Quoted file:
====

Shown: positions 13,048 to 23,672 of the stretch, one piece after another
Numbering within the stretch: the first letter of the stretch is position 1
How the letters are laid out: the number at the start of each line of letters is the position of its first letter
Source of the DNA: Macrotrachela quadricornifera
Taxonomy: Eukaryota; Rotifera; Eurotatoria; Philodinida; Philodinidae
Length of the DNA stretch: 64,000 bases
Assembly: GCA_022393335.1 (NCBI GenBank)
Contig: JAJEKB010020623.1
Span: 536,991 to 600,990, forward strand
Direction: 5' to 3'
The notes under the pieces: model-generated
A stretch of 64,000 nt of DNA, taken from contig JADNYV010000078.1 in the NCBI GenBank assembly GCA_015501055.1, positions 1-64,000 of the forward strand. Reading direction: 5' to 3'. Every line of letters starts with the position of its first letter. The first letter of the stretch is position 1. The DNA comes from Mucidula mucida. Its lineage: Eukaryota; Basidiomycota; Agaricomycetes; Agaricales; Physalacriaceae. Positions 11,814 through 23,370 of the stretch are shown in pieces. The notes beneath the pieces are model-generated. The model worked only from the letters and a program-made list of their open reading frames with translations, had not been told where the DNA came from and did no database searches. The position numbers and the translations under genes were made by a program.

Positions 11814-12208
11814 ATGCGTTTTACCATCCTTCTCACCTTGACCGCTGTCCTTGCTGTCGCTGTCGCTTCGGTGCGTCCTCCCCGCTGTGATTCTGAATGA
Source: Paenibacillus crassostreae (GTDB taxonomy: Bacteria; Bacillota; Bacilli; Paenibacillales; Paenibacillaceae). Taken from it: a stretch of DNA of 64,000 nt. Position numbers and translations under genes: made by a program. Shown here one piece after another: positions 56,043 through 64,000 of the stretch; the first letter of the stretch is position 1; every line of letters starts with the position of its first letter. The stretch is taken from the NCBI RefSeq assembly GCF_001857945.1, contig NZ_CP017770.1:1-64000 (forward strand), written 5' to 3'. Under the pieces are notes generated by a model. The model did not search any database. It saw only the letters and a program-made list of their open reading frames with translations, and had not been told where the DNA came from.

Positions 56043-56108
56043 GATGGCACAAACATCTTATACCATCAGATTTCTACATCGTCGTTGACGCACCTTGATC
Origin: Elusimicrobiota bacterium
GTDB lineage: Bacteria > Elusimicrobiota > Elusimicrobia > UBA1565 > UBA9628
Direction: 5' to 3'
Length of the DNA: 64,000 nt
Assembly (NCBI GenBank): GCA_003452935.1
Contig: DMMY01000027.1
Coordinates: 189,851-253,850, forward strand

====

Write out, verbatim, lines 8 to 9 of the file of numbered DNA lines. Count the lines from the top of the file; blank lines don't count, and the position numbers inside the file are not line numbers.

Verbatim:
Contig: JAJEKB010020623.1
Span: 536,991 to 600,990, forward strand